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Proceedings of the National Conference of Colored Men of the United States, Held in the State Capitol at Nashville Tennessee, May 6, 7, 8 and 9, 1879.


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and wherever assailed. However fairly the organs of the white people may be disposed to act, still their natural prejudices will invariably tinge their reports with injustice. No one can speak for us so satisfactorily as we can speak for ourselves. By a system of well-conducted papers we will be brought in close communion with one another, and in this way greatly promote race unity.

Our talented persons will find a channel through which their best thoughts may flow. Our communities can be educated by a proper sense of appreciation of our own workmen. Our rights can be asserted and demanded, not by persons actuated only by a sense of right, but by those who are the sufferers and speak from experience. Intelligence begets independence, and as we become a reading people we should be well supplied with such papers as present the dark side of current questions, as well as the bright side, to the end that our independence be judicious and reasonable.

In consideration of these and other advantages, we earnestly desire to present this matter to every colored person, with the hope that it will be viewed in the light of its great necessity. We appeal to every one of the race to select some good, responsible colored journal, and give it cheerful financial support. Do not magnify failings nor impugn its honest motives, but judge it with that leniency deservedly due to apprenticeship in every branch of industry.

By the united support of the race our journals will become paying institution; their editors will be enabled to render better service; the rights of the people will be better protected, and the general intelligence faithfully reflected through their columns will command universal respect, and will tend in a great degree to that place among other races that only true merit can win.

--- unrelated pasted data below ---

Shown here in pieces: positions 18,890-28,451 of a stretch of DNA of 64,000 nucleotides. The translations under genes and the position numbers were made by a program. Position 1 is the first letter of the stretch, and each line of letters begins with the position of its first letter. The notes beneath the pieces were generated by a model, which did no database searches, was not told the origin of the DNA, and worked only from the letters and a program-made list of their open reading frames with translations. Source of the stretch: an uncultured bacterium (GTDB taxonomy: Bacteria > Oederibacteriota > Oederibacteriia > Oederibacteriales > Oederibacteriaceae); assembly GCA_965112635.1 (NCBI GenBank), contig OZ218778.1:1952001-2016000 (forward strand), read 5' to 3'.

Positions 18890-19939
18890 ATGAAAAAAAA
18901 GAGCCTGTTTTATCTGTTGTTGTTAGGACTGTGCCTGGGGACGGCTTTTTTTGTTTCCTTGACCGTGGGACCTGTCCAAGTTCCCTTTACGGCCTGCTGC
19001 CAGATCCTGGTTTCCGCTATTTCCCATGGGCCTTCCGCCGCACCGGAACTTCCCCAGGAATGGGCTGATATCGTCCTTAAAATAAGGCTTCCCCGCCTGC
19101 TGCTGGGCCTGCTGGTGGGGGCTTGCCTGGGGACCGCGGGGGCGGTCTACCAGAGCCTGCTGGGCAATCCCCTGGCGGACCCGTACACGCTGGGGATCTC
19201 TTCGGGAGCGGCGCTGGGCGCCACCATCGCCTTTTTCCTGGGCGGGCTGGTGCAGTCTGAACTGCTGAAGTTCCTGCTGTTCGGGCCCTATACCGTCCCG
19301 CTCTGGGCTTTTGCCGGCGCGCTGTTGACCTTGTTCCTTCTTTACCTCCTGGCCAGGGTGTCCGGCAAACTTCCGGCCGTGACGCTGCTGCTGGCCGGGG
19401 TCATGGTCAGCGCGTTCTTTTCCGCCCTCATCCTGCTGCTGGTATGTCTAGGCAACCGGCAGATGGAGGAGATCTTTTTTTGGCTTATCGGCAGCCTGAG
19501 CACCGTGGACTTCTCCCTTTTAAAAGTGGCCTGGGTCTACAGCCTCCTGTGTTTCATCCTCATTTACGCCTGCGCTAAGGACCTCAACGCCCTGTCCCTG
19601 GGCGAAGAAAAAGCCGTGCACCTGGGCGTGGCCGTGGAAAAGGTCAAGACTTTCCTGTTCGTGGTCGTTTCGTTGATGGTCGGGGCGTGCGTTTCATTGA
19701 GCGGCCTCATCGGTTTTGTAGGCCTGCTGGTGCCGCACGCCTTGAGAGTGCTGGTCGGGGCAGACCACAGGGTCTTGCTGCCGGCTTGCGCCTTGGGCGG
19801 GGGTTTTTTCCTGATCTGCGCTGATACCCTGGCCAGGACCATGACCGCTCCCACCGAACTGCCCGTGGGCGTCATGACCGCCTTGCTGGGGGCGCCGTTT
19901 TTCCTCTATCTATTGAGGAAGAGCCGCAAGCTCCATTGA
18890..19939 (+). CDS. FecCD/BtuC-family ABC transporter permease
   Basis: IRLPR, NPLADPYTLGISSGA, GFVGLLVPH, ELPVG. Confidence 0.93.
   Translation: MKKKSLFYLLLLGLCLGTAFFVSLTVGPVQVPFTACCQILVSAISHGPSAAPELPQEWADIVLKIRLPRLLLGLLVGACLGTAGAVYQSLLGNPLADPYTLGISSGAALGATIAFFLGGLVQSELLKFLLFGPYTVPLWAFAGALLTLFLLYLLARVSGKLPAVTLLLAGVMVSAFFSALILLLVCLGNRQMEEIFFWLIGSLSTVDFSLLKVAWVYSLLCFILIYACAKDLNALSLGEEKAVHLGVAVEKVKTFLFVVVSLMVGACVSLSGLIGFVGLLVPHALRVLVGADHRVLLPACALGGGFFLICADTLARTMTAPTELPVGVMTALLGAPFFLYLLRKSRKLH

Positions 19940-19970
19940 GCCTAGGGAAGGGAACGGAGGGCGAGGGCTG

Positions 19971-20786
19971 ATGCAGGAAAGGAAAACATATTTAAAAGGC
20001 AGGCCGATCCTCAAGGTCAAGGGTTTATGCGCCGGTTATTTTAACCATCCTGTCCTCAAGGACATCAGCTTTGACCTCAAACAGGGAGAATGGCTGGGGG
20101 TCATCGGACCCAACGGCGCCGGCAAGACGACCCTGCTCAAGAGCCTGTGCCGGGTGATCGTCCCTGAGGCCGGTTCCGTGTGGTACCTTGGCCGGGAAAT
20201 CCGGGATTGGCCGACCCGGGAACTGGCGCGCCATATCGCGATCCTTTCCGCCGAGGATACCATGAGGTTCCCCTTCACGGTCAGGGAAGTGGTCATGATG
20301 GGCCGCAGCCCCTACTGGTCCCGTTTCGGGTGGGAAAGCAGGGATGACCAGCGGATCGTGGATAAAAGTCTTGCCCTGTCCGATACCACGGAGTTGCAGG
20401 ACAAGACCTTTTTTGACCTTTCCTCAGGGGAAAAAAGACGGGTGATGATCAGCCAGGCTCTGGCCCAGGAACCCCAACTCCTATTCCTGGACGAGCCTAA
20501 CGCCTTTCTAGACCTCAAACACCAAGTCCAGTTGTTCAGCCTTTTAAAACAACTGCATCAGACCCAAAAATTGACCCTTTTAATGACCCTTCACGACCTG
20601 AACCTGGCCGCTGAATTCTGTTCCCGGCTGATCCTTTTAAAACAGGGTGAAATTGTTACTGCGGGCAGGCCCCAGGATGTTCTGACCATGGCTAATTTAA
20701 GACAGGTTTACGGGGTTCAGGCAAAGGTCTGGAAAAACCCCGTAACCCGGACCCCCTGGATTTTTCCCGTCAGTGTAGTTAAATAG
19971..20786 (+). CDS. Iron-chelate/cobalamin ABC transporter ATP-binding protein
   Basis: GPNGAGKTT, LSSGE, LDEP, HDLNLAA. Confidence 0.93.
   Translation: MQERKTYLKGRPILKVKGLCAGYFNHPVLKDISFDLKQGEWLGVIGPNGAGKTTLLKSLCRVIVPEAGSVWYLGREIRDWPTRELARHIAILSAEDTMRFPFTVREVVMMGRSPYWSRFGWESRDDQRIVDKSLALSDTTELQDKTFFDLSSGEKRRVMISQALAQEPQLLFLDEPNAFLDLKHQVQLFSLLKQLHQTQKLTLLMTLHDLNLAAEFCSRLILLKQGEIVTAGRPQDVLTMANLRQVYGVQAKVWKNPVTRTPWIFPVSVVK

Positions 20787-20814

By Committee on Press:

Whereas the press of any nation is a true exponent of its mental and moral worth;

Whereas the progress of the colored people will be greatly facilitated and exemplified by intelligent, well-sustained colored journals;

Resolved, That we consider ourselves in duty bound, and hereby urge every colored person to give hearty support to the maintenance of an enlightened colored press.

By ex -Congressman Rainey, South Carolina:

Resolved, That the secretaries of this Conference be, and are hereby, authorized to compile the minutes of our proceedings, and publish the same in pamphlet form.

By J. W. Wilson, Missouri :

Resolved, That the colored press should take a decided stand for free, unrestricted and equal school privileges for colored children, and in localities where separate schools only are supported it should use every exertion to have only colored teachers employed in the colored schools.

By Ferdinand L. Barnett, Illinois:

Whereas the custom of spelling the word "Negro" without a capital letter is apparently the outgrowth of prejudice against that race;

Resolved, That we call attention to the error, and request the American Press to correct the same.

Respectfully submitted, F. L. Barnett, Illinois; W. F. Anderson, Tennessee; David Wilson, Mississippi; Bishop Wm. H. Miles, Kentucky; J as. D. Kennedy, Louisiana

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